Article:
Tuesday, February 23, 2010

It Happens Every February

This week we are experiencing a Boston sports journalism custom that I did not understand when I was a Boston sports journalist myself, and understand even less now that I am a mere journalism consumer. It's spring training coverage.

Spring training lasts about six weeks. By far the most coverage occurs in the very first week, starting BEFORE the reporting date for pitchers and catchers. That's when TV reporters go down and do live shots and tape features. That's when talk radio shows do, or used to do, live remotes. That is the most coveted assignment for sportswriters. You could cut off Dan Shaughnessy's or Steve Buckley's left ear before they'd miss it. It's true love.

And yet, even by the standards of spring training, in which not much ever happens, and hasn't since Cap Anson invented it, the first week of the ritual is the period when the very least happens. I'm not talking news here, I mean simple physical activity by the participants. Pitchers and catchers week primarily equals a) men playing catch; b) men doing stretching exercises, and c) other players hitting off pitching machines in the batting cages. For raw excitement, there's also men running/jogging sprints in the outfield. Then the other players report, and they have covering first base drills. That raises everyone's blood pressure to dangerous levels.

No matter how much one loves baseball, and covering baseball as an occupation, why is an attractive assignment? The only real thing to write are boilerplate interviews with each Red Sox. Research reveals players in 2010 have exactly the same sentiments as players at Sox spring training in 1910, allowing for changes in the cliches used to express them. And, you know, those boilerplate interviews could have been conducted by telephone anytime between the end of the 2009 season and this month without a word being altered.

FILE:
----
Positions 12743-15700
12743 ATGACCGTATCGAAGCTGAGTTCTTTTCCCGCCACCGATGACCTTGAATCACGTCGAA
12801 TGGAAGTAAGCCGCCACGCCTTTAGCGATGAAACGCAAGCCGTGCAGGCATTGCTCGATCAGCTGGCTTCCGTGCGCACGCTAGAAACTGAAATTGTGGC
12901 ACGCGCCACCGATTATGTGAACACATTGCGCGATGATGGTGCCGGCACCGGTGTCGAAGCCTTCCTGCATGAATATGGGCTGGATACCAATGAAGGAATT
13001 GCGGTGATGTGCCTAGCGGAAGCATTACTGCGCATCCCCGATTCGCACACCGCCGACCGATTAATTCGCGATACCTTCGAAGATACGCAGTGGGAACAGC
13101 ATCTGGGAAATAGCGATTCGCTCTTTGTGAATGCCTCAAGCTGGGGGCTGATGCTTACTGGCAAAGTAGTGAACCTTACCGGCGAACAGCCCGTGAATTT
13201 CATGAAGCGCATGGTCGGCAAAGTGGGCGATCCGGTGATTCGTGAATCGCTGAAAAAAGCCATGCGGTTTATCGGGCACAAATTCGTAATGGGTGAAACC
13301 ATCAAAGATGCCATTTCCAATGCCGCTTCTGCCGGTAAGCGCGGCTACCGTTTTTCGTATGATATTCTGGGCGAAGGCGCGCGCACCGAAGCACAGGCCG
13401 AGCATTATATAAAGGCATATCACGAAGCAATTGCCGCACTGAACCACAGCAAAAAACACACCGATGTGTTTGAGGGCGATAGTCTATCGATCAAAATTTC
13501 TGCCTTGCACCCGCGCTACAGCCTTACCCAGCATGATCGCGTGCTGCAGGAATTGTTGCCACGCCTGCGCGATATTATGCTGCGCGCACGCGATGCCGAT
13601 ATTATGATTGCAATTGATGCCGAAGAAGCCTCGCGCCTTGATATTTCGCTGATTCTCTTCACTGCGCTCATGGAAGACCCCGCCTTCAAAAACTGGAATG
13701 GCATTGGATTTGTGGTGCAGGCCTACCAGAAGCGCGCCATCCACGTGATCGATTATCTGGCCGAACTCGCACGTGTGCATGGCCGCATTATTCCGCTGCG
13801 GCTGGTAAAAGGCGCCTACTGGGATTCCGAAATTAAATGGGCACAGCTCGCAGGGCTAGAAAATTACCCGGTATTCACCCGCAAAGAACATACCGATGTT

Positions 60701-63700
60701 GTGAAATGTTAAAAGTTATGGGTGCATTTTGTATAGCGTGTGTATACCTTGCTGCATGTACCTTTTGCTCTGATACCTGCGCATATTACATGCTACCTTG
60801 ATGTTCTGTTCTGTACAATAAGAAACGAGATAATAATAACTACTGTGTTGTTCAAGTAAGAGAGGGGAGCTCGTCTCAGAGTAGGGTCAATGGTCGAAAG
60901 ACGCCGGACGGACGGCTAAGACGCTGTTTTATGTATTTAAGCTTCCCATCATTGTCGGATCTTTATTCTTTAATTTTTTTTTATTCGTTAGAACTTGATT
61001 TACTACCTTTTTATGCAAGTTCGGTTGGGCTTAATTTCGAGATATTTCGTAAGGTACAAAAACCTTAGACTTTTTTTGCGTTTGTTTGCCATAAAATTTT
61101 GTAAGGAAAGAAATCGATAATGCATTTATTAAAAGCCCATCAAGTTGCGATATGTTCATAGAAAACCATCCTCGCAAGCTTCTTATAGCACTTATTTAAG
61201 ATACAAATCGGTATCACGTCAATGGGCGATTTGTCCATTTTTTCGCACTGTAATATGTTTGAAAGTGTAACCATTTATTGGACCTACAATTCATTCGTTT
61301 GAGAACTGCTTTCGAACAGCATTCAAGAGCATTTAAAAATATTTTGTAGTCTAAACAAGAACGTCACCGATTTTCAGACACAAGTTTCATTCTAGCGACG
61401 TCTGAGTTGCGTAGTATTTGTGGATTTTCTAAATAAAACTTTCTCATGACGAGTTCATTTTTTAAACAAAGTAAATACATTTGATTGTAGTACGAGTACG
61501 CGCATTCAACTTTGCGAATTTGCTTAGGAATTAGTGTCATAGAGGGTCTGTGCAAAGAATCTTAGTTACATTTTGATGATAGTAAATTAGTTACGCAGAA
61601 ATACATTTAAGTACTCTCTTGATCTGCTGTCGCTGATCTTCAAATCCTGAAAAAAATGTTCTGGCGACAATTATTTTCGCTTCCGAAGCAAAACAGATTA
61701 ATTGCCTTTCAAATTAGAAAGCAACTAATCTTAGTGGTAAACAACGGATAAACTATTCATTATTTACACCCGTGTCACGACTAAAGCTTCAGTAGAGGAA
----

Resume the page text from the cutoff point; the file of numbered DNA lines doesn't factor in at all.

I don't like candy, and other kids in my neighborhood loved me on Halloween. Closeness to me meant more candy for them. My Herald colleagues felt the same way about me in February. I hated spring training, and so that meant more first-base drill candy for everyone else. As far as I was concerned, better a state high school wrestling championship, or even indoor track, then being forced to write yet another essay on the theme "Player X hit ball well in batting practice, expresses confidence."

The sports media members' love for spring training's dullest time frame baffles me. But then, so much does. It's one of those mysteries that reminds me why even though I loved my former trade with all my being, I was never really part of it in the deepest cultural sense.

I like writing about competition. When it comes to writing about practice, I stand with Allen Iverson.


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